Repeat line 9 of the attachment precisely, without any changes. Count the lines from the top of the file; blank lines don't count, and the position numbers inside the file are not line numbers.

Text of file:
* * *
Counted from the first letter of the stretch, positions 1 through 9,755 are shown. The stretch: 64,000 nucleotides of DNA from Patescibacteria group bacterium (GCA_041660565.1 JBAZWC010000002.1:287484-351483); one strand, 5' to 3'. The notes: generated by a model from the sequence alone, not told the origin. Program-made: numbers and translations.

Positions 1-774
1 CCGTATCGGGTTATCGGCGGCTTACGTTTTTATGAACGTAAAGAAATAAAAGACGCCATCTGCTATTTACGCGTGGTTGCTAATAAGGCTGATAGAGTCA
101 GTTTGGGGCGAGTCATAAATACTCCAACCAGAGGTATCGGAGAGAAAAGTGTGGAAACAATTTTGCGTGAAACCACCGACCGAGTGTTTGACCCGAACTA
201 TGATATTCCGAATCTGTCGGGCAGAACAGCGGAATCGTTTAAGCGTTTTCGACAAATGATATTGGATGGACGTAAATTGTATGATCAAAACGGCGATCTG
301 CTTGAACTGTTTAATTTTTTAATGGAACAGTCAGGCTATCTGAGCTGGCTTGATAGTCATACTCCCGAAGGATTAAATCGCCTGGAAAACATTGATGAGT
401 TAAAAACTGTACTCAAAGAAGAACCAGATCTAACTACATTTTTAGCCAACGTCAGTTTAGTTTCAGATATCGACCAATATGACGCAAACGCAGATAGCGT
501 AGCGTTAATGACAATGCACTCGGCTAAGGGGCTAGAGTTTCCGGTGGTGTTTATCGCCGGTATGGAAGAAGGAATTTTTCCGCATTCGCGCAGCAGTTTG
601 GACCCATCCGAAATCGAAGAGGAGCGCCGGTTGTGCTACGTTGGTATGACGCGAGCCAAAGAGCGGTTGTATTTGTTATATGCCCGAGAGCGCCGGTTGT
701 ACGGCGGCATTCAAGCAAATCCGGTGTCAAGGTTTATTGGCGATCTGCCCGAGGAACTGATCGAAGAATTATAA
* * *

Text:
601 GACCCATCCGAAATCGAAGAGGAGCGCCGGTTGTGCTACGTTGGTATGACGCGAGCCAAAGAGCGGTTGTATTTGTTATATGCCCGAGAGCGCCGGTTGT